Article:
Iiyama’s not-so-catchily-named gaming screen is about as no-frills as you can get. As a result, though, it’s very cheap and one of the cheapest 144Hz monitors you can buy at the moment. It’s a TN panel, which means image quality isn’t perfect, but for the price it’s very good indeed. The 144Hz refresh rate results in silky smooth gameplay and reduces screen tearing to almost nothing, and the Full HD resolution and 24in form factor means you can see plenty of detail, too. It’s not much to look at, but if you’re a gamer on a budget, it’s a great choice.
Price when last updated: £200.
4. Eizo Foris FS2434
Eizo’s monitor doesn’t have fancy high refresh rates, instead it packages an IPS panel with great image quality into a good-looking frame with tiny bezels. It has most of the things you’ll be looking for from a monitor, minus an adjustable stand. It has a USB hub, a remote control and some excellent Windows software to make fine adjustments to image quality to multiple monitors, if you plump up the cash to buy more than one.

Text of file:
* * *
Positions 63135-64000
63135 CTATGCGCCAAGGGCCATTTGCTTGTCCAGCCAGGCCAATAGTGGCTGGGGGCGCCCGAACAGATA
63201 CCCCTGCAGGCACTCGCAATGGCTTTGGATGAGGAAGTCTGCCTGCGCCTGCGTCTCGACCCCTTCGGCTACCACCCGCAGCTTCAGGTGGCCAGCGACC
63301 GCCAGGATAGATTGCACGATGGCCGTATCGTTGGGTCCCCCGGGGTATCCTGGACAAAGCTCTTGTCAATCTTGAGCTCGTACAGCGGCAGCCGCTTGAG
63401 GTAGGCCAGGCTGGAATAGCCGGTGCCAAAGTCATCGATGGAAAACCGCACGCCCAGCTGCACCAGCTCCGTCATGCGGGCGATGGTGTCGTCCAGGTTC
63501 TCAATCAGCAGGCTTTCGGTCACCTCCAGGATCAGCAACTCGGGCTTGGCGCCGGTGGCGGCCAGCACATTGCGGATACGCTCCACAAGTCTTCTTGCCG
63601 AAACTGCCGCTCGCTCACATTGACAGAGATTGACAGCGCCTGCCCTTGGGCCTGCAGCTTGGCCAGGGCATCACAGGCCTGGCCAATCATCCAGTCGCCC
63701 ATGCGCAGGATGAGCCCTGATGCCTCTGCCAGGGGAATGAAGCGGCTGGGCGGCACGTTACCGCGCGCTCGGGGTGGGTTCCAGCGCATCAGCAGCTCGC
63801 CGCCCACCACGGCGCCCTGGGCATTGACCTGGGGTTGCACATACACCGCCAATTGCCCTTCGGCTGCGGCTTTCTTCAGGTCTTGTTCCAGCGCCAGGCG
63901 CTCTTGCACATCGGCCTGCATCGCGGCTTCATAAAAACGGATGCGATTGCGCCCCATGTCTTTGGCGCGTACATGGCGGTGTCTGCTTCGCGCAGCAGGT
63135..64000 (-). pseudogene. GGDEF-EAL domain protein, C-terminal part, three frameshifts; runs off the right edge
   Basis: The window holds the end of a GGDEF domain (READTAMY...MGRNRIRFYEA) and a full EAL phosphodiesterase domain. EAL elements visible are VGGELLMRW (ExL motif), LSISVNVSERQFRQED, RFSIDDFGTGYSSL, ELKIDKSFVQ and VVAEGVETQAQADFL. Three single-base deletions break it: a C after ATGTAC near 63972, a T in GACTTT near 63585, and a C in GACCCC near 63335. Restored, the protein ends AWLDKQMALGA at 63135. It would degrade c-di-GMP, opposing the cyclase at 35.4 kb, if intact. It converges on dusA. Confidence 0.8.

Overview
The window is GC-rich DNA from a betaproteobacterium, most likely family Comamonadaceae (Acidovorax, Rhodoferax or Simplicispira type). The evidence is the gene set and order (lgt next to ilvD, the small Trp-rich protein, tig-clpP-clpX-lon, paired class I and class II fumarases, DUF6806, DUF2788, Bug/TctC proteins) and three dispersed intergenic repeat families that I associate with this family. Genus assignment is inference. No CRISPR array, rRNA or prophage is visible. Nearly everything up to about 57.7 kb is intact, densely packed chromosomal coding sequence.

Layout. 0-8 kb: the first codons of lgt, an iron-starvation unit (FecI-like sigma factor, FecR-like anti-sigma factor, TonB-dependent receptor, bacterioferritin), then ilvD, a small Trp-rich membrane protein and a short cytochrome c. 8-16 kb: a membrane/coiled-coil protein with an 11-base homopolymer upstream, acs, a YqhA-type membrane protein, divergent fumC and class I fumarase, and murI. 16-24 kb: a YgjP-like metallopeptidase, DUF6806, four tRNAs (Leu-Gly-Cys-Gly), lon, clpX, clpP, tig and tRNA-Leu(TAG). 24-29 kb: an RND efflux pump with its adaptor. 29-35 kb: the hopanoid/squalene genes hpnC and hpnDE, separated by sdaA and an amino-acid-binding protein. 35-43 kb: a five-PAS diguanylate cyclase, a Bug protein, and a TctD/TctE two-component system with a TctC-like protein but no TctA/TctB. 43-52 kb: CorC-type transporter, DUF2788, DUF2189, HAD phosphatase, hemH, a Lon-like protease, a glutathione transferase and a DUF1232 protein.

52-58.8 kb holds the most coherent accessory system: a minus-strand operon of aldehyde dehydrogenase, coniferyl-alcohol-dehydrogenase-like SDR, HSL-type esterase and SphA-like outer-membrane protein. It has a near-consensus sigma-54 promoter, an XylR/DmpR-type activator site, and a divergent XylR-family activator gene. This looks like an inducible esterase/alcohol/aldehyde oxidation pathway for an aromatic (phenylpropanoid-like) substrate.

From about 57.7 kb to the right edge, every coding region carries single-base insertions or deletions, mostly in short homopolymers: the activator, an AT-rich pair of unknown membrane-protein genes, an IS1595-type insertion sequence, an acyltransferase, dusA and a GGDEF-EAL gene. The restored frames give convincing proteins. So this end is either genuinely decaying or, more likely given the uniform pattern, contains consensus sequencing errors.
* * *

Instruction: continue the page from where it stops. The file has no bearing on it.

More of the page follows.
Price when last updated: £239.
Professional monitors from £779
These monitors are hugely expensive, but they have the colour accuracy and versatility to match their sky-high prices.
1. BenQ PG2401PT
This BenQ monitor may not have the highest resolution, but thanks to near-perfect sRGB and Adobe sRGB coverage, a great build and a sub-£1,000 price, it’s a good buy if you need accurate colours. It’s easy to navigate and adjust and you also get a hood in the box to protect the screen from glare. In addition, thanks to built-in hardware calibration you can calibrate its colours using any compatible colorimeters.
Price when last updated: £779. For the latest prices
2. Samsung U32D970Q
This 4K, 32in monitor from Samsung is the ultimate designer’s monitor. It has some design quirks, but the one thing you can’t fault it for is its colour accuracy and versatility. Expect 100% sRGB and 99.7% Adobe RGB coverage out of the box, with plenty of hardware and software calibration to boot. It’s also very pretty to look at when it’s switched off, which is an added bonus.